This is the latest installment of the Amazon Briefing, a weekly Modern Retail+ column about the ever-changing Amazon ecosystem. More from the series →
This is the latest installment of the Amazon Briefing, a weekly Modern Retail column about the ever-changing Amazon ecosystem. To receive it in your inbox every week, sign up here.
A lawsuit files last week against Amazon by the U.S. Consumer Products Safety Commission could have major implications for how product liability works on the platform.
The big headline of the story is that the Consumer Products Safety Commission sued Amazon for hosting 24,000 faulty carbon monoxide detectors and 400,000 potentially dangerous hair dryers sold on the Amazon marketplace. But more consequential for the long-term future of the Amazon Marketplace is that the CPSC, in its lawsuit, made the case that Amazon should be held legally liable for a large cross-section of third-party products hosted on Amazon.com — making it the latest, and most significant, example of a legal entity trying to hold Amazon financially responsible for defective products on its marketplace. An Amazon spokesperson said, “We disagree with CPSC’s assertion that we are a distributor under this statute,” and added that “Amazon has messaged customers and covered the cost of refunds when selling partners failed to engage with regulators about recalls.”
“For me it seems like the tide is turning in the direction of finding Amazon liable,” said Catherine M. Sharkey, a professor of regulatory law and policy at NYU who has studied liability issues involving third-party products on e-commerce platforms.
The CPSC case comes just a few months after a California court found, in Loomis v. Amazon, that Amazon should assume liability for third-party products. A year earlier, another court came to a similar decision in Bolger v. Amazon, this time focusing more narrowly on products that Amazon ships and warehouses through Fulfillment by Amazon. While other states have had conflicting rulings — a court in Texas last month said Amazon wasn’t on the hook for a battery sold by a third party, for instance — the growing number of legal authorities who are holding Amazon accountable is a concerning sign for the company.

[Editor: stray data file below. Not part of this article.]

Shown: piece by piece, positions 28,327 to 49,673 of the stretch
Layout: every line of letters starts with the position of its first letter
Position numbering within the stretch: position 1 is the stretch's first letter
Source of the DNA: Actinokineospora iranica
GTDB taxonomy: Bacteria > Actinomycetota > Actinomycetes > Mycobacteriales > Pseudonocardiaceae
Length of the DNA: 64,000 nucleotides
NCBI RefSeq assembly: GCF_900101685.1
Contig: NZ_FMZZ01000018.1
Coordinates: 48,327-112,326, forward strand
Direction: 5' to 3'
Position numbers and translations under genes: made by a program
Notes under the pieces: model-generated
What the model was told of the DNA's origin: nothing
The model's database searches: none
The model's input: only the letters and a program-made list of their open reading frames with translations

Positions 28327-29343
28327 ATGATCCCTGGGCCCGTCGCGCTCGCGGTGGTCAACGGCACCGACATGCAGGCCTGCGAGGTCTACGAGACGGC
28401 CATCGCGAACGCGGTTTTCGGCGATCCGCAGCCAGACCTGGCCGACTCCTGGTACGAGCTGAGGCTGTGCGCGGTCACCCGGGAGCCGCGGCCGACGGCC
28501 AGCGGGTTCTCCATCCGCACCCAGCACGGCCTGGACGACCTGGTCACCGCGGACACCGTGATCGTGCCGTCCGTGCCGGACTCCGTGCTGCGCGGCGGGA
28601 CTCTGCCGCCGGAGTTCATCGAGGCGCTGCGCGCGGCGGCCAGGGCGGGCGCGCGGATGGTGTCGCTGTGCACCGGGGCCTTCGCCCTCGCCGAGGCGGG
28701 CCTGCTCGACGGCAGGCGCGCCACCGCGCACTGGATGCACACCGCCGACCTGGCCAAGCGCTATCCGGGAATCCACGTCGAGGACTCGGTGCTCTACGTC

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Rachel Johnson Greer, managing partner of the Amazon brand management agency Cascadia Seller Solutions, said that these recent decisions — along with the CPSC case — might make Amazon liable for a large swath of defective third-party products. Greer, who is also a former compliance executive at Amazon, pointed out that close to half of Amazon’s top sellers are based in China. She said based on her experience “many of those products are noncompliant [with U.S. standards], and a subsection of those noncompliant products are unsafe.” (An Amazon spokesperson said, ” Our proprietary technology screens selling partners during the account set-up process and blocks suspicious businesses before they can register or make any offers,” adding that, “In 2020, our teams proactively blocked more than ten billion suspect listings for various forms of abuse, including non-compliance, before they were published to our store.”)
“Amazon has a vast exposure here, because no one is checking the safety of [those],” Greer said. Based on her time working in compliance at Amazon and her current work with clients around product liability, she said, “I think the size of the exposure is enormous.”
The exact dispute between Amazon and the CPSC involving the carbon monoxide detectors, hair dryers and children’s sleepware products gets complicated quickly. Amazon has already removed those products, as the company told The Verge, and provided refunds to customers (and urged customers to stop using those products). The CPSC and Amazon appear to be contending about the nuances of how to go about recalling those products; Amazon has already recalled them.
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But the Consumer Products Safety Commission lawsuit is noteworthy, said Sharkey, because it is so rare for the commission to file cases like this. Compared to an agency like the FDA, “it doesn’t have a lot of power, it doesn’t have a lot of resources, it hasn’t historically been very active,” she said. Further, the CPSC, in its complaint, made the case that Amazon should be classified as a “distributor” — and therefore a liable party — for third-party products that Amazon itself warehouses and fulfills through its Fulfillment by Amazon program. That’s one of the most high-profile examples yet of this argument.
To justify that reasoning, the CPSC outlined the role that Amazon often plays in the pricing, shipping and online presentation of FBA products. “Consumers who purchase FBA consumer products on Amazon.com may reasonably believe they are purchasing the products from Amazon,” the CPSC wrote.